Jeffrey Fishbein, Psy.D.
I respect the medical profession immensely. Any person who devotes 8, 10, 12 years of their life to studying how to diagnose, treat, and save the human body has earned my respect. There is one caveat however. Doctors do not know all. We as patients need to understand that, and just as important doctors themselves need to know that.
Had I listened to my first neurologist in my journey to find a diagnosis, I am not so sure I would be lucky enough to be writing this article today. For those of us diagnosed with a rare disease like vasculitis, learning to be your own advocate may be the most important asset you possess. If you have a spouse or parent who can aid your advocacy, you are lucky and I highly recommend you utilize that luxury. Most patients and caregivers with whom I have spoken have shared with me similar stories about needing to assert themselves with their physicians when uncertainty reigned.
I was lucky in that I had my wife who fought for me when I struggled to fight for myself. She was never satisfied with what the initial doctors told me and it was not until my 4th hospital and 8th doctor did she and I finally feel settled. It pains me to think about those who do not have any medical background, who do not have great insurance, or who do not have resources of one kind or another to be able to stick up for themselves, question doctors and demand more.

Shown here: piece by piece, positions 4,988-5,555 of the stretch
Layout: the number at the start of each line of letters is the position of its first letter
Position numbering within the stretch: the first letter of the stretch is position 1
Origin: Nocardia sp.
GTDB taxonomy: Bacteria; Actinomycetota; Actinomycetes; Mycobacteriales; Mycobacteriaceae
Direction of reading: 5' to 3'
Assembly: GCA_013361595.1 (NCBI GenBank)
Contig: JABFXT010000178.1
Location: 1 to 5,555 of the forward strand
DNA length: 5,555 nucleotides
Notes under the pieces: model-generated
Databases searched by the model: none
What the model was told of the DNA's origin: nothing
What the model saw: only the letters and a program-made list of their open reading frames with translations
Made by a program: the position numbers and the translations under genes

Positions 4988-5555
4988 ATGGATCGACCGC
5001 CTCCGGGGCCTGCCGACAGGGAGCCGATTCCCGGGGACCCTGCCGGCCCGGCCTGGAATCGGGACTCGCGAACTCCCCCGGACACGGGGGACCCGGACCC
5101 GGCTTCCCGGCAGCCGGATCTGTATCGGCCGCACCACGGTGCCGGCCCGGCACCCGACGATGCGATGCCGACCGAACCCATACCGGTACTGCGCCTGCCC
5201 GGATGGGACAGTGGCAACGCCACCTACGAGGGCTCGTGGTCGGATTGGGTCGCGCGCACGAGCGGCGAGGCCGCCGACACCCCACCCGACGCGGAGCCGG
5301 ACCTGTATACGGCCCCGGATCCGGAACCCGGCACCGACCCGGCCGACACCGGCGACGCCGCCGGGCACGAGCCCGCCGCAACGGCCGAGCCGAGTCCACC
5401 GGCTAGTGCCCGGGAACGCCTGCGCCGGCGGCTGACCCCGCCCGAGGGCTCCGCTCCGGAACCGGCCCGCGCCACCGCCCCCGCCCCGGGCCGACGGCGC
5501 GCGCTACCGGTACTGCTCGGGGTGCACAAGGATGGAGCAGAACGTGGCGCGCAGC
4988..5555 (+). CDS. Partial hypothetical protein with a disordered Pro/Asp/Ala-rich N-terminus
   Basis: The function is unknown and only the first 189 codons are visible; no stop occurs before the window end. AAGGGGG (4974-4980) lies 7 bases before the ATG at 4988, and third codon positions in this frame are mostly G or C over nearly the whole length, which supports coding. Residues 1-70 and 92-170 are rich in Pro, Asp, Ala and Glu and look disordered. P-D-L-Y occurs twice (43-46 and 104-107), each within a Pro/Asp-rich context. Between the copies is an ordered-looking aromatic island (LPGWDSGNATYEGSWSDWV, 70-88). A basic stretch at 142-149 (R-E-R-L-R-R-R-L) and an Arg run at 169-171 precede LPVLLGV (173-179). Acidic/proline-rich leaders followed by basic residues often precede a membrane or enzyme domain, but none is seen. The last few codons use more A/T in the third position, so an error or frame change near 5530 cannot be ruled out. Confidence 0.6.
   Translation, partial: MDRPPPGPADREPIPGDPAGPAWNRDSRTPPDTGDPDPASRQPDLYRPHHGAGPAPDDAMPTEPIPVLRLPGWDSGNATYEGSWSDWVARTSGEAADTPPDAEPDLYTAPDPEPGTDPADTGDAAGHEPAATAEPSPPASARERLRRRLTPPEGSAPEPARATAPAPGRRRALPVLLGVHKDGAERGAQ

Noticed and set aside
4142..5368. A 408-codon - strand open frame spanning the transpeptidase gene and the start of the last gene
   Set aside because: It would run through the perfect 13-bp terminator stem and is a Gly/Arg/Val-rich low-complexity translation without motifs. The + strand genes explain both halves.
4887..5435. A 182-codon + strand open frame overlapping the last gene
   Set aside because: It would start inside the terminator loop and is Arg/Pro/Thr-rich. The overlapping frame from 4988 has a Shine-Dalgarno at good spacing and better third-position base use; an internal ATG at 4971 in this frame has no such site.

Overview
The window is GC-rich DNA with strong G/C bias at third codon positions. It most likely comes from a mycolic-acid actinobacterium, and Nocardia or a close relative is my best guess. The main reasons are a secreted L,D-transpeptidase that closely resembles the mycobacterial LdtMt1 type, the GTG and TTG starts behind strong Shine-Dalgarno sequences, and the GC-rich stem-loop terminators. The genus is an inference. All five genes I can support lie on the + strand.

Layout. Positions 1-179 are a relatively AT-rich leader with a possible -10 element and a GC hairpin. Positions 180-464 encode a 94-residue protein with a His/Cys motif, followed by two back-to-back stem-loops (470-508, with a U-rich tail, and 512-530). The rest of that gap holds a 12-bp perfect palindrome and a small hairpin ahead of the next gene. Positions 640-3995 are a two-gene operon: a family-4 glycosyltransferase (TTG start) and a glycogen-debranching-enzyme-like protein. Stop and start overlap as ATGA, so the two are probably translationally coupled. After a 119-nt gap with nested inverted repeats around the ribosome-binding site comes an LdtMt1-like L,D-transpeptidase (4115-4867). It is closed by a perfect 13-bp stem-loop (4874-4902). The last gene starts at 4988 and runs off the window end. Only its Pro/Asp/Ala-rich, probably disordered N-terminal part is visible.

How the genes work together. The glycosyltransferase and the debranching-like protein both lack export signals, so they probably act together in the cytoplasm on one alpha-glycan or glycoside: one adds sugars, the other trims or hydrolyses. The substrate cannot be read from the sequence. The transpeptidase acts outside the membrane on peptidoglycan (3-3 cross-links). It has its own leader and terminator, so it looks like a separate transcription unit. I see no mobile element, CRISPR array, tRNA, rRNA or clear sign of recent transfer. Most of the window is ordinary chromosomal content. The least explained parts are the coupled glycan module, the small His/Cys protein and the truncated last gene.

According to the US government, between 44,000 and 98, 000 people die every year from preventable medical errors and misdiagnoses. Certainly, the lives doctors save is ten-fold this number but the point is that mistakes do happen and you the patient need to keep yourself on the front lines until you are completely satisfied.
As your own advocate, you are entitled to not only question your doctor, but if you have symptoms that do not make sense to you, and are simply and easily explained by your doctor, keep searching. When on that scary journey searching for a diagnosis, don’t settle because our bodies speak to us not the physician. Continue to ask questions and educate yourself.
As an advocate, ask for 2nd or 3rd opinions and keep a record of your symptoms. Take notes at appointments, document what the physician talks about with you, and have the confidence to say that you disagree or that you want further evidence supporting your doctor’s claim. One of the most important ways to self-advocate is to bring someone with you to all of your appointments. Two sets of ears and eyes are often better than one, especially if the one set is the patient’s who is distracted by their own symptoms to fully and clearly process what the doctor is communicating. When my doctor told my wife “please don’t talk as we won’t have time to complete the assessment” is when I knew that it was time to seek out answers elsewhere.
“Too err is human, to forgive, divine”